sculpture to be executed by Prof.
Thomas F. McClure, of the archi-
tecture college. It will be placed at
the Dearborn Center. Any unused
monies will be added to the class'
student loan fund.
The Regents also accepted $5,000
from the Forney W. Clement Me-
morial Foundation for the support
of the hospital school. The fund
is supported by the Kiwanis Clubs
of Michigan.
Eastman Kodak Co. gave $4,360
for a fellowship in chemical engi-
neering. The Standard Oil Co. of
California presented $3,550 for a
fellowship in chemical engineer-
ing.
The Society of Naval Architects
and Marine Engineers gave $4,000
for four undergraduate scholar-
ships.
Finance Fellowships
The Kaiser Aluminum & Chem-
ical Corp. gave a total of $3,300
with $2,745 for a fellowship and
$555 as a restricted grant to the
business administration school.
General Motors Corp. gave $3,-
000 to establish a doctoral fellow-
ship in business administration. A
fellowship in chemistry will be ini-
tiated with $3,000 given by the
Stauffer Chemical Corp.
The Regents set up a summer
fellowship in chemistry with a $3,-
000 grant from Union Carbide
Chemicals Co. Proctor & Gamble
Co. gave $2,850 for a fellowship in
chemical engineering.
The Regents also accepted $2,-
205 from Indiana University for
the Inter - University Graduate
Student Exchange Program. The
grant is for the participation of

Margaret Spencer, associate re-
search engineer in the Institute
for Science and Technology, and
Carl Proffer in the exchange of
graduate students and young fac-
ulty members between the United
States and the Soviet Union.
Set Up Fellowships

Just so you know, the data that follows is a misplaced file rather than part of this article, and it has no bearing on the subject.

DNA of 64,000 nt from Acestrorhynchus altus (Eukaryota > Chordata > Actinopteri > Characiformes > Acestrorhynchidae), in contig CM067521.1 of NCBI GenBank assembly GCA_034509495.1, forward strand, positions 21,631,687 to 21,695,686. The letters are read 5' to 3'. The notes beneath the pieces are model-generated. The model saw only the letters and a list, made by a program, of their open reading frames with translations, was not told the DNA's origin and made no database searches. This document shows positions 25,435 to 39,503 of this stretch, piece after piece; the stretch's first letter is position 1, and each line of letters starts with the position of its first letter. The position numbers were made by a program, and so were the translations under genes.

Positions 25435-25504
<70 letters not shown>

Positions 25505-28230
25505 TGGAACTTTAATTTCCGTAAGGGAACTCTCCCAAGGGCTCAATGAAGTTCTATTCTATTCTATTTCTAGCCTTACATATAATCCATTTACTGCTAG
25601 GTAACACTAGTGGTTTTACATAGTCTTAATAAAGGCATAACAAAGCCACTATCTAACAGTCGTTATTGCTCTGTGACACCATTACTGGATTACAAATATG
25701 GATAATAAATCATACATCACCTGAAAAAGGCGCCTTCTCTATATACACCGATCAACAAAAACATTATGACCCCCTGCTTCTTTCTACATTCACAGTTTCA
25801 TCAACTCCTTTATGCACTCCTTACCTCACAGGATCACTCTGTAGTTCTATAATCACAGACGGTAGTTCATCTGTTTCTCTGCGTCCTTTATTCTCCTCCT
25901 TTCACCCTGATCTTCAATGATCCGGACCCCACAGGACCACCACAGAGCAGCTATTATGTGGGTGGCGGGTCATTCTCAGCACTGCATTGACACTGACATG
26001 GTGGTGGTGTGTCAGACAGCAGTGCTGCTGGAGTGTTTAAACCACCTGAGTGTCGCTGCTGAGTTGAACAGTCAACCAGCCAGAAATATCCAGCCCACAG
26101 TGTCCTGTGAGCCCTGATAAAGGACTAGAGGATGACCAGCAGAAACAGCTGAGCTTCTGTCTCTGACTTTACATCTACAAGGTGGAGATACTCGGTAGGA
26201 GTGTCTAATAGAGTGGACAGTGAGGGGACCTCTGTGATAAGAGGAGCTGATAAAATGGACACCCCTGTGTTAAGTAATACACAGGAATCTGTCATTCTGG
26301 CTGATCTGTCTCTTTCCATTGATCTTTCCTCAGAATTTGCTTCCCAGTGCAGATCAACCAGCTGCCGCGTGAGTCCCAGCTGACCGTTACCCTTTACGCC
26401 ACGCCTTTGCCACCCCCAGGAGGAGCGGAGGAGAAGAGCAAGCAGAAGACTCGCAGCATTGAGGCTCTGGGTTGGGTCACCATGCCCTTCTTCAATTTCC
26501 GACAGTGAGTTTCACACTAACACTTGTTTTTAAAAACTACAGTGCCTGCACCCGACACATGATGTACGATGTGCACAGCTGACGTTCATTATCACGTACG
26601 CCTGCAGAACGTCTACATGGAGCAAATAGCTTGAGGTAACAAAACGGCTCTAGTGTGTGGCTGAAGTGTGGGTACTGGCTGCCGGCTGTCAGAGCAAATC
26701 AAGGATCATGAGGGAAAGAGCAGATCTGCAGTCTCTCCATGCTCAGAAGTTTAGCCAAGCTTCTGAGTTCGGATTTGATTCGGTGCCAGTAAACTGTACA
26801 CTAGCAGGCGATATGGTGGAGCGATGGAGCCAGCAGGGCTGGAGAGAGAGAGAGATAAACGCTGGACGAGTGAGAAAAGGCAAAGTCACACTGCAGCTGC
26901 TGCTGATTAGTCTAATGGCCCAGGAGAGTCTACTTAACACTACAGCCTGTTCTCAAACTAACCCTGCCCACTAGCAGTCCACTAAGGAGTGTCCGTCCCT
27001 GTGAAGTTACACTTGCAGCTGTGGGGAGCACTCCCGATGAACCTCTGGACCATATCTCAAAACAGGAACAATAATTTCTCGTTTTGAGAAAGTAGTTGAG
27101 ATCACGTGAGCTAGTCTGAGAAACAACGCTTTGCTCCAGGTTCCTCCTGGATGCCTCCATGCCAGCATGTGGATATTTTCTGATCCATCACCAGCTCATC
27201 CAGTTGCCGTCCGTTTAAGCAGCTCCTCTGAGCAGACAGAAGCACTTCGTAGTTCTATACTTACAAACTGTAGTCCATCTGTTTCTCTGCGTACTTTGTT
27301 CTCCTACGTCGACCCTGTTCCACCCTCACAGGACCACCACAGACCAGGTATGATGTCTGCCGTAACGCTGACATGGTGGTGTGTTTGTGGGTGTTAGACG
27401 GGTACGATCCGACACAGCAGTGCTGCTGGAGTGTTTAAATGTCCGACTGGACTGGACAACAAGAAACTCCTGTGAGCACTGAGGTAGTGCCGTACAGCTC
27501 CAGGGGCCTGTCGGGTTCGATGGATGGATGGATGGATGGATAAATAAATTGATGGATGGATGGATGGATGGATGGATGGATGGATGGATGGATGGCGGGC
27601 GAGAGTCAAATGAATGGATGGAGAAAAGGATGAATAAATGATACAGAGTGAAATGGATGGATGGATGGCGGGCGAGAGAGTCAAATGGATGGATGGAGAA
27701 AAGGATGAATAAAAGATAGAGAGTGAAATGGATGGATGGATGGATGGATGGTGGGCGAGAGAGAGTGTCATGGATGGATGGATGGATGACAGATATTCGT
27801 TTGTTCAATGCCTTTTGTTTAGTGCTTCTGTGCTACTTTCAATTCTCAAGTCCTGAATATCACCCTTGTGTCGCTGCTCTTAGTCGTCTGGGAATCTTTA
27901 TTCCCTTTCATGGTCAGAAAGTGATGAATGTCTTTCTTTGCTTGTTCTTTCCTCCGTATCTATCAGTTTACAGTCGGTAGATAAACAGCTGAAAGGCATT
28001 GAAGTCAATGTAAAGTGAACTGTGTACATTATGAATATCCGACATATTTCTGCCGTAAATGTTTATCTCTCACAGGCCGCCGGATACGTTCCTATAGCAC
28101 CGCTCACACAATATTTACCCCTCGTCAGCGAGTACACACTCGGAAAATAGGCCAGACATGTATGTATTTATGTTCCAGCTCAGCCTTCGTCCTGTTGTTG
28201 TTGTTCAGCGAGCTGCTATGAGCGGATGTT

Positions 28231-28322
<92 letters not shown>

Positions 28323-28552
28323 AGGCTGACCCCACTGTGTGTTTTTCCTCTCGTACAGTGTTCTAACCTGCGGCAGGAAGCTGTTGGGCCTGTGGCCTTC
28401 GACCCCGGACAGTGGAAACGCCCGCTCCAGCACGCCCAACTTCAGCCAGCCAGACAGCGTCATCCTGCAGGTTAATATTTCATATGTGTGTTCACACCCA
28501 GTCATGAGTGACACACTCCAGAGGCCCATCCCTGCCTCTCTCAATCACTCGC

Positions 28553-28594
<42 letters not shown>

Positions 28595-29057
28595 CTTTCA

Two grants totalling $2,500 were
accepted from Douglas Aircraft
Co. with $1,750 going towards a
graduate fellowship and the re-
mainder being for an undergrad-
uate scholarship.
The Geigy Chemical Corp. gave
$2,300 for pharmaceuticals re-
search, A fellowship in pharma-
ceutical chemistry will be contin-
ued with a grant of $2,200 from
the Wm. S. Merrell Co.
The Regents also accepted $2,-
000 from the Michigan Chapter
of the National Hemophilia Foun-
dation for research by John A.
Penna, a research associate in
the Simpson Memorial Institute.
The grant will be used to evalu-

ate present treatment for the
hemophilic and to do basic re-
search on the mechanism of he-
mophilia.
Prof. John W. Gyr of the Men-
tal Health Research Institute will
run computer tests on psycholog-
ical theories of the thinking proc-
esses with a $2,000 grant from the
Social Science Research Council.
The Michigan Lions Eye Bank
of Ann Arbor gave $1,500 to' sup-
port the Michigan Eye Bank at
the medical center. E. A. Squibb
and Sons presented $1,500 for re-
search in the medical school under
the direction of Prof. Charles G.
Child III.
The Regents accepted $1,400 for
scholarships from the United
States Rubber Co. and $1,200 for
medical student research fellow-
ships from the American Cyana-
mid Co.
The Business Administration
Student Council gave $1,000 to es-
tablish a student loan fund.